gather(..., "s", v, ...) "s" - descriptor (listed below) v - local_variable A single gather call can collect multiple output values, these are values fetched from the surfaces hit by gather rays. Each output is specified with a descriptor-variable pair of parameters. The descriptor specifies the value to be fetched, and the local variable name is where that value should be stored. The local variable type and detail must match the requested value! [Note: currently, the requested value's type cannot be *string, since strings are uniform, and gather must return varying results since rays from each grid point may hit a different object.*] "shadertype:varname" retrieves the value of a graphics state variable (Ci, N, P, etc), or user-specified shader output "message passing" parameter, from the shader context on the hit primitive. The typical reflection or refraction rays should fetch "volume:Ci". The value of the named remote variable is taken from the shader context after the specified type of shader has executed. Supported shader types are volume, surface, displacement, light, and coshader. So in the volume:Ci case, the shader output color, Ci, is retrieved after any displacement, surface, and volume shaders associated with the hit surface have executed. Note that atmosphere shaders are defined for "camera rays" only and therefore are not executed in the gather "secondary ray" context. However, interior and exterior shaders are executed in ray-traced situations. "primitive:varname" retrieves the value of varname on the hit surface prior* to shader execution, for example "primitive:P" would be the point of ray-surface intersection. Outputs such as Ci that require shader execution can not be retrieved using this mode since they are only valid after shading. "attribute:name:value" retrieves an attribute from the state bound to the hit primitive, for example: ```float hitproperty = 0; gather(..., "attribute:user:myproperty", hitproperty, ...) { //... use hitproperty ... } ``` "ray:element" - "ray:origin" (point) - "ray:direction" (vector) - "ray:length" (float) retrieves details of the particular ray associated with the current sample pass. Note that the actual ray origin and direction returned here will be different from the nominal (P, dir) due to jittering and stochastic sampling of the cone region. Ray length will be large (maxdist) when no hits occur, or when hits do not reach the opacity threshold before the ray leaves the scene. "ray:sampleindex" retrieves the (uniform) index for the current sample, useful when filling arrays or indexing arrays in the body of a gather loop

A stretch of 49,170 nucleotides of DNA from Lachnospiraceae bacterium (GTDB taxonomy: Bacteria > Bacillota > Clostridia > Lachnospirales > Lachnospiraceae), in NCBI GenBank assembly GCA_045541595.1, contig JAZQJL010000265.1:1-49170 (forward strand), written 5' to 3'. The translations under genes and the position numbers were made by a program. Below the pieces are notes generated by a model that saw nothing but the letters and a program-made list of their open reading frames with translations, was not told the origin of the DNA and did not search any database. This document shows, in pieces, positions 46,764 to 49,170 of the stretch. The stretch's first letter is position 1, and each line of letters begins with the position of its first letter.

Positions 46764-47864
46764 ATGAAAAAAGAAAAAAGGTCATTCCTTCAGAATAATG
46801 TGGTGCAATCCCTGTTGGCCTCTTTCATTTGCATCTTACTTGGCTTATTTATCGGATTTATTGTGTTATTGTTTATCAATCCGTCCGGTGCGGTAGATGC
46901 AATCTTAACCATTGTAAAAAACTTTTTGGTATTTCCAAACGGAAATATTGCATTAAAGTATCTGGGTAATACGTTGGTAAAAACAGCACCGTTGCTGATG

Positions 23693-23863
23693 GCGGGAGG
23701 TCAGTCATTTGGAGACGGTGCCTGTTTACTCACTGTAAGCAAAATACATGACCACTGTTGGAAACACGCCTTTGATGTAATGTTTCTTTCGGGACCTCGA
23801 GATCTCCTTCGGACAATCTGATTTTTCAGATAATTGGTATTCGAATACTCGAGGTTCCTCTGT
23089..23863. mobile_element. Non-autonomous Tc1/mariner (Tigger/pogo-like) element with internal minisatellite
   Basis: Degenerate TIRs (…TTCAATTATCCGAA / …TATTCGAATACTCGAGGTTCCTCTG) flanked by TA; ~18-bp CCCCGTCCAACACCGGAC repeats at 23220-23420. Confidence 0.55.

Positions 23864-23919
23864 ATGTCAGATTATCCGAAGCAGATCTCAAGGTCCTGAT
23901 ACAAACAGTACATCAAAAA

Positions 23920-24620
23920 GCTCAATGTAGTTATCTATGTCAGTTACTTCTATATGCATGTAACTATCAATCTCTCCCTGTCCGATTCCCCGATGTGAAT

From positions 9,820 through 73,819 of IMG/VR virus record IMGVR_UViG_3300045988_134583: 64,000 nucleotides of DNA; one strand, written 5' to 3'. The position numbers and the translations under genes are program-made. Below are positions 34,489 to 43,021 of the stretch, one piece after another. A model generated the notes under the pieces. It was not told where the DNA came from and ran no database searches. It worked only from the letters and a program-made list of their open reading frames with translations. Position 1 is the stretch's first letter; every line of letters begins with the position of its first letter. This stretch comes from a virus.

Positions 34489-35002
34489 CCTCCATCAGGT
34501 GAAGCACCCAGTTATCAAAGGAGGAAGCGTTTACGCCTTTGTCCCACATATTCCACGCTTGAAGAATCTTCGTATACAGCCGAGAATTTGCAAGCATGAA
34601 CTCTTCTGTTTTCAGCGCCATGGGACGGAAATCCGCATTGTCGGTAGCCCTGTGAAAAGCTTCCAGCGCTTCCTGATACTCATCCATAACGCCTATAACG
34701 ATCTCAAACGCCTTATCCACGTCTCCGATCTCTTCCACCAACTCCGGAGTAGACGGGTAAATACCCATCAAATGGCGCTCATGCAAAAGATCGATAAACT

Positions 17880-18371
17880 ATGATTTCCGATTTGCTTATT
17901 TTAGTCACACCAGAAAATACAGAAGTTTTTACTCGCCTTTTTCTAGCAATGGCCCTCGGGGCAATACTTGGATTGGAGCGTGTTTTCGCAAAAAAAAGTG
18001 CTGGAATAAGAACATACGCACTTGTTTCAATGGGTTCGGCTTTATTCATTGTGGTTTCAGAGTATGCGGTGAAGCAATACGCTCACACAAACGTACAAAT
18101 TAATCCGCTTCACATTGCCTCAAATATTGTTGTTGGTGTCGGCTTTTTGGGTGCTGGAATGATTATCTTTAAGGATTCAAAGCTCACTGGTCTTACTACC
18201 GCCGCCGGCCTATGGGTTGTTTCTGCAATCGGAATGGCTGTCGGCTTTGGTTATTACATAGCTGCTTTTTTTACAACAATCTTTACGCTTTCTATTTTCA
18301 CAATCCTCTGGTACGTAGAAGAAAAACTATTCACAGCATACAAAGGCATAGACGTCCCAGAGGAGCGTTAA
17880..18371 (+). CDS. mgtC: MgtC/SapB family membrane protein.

In situations where values are fetched using only primitive:var, attribute:var, or ray:var descriptors, some implementations may opt to skip execution of the shaders on the hit surface entirely, as an optimization. In these cases, automatic ray continuation may not occur, since shader execution is required to determine the surface opacity, Oi.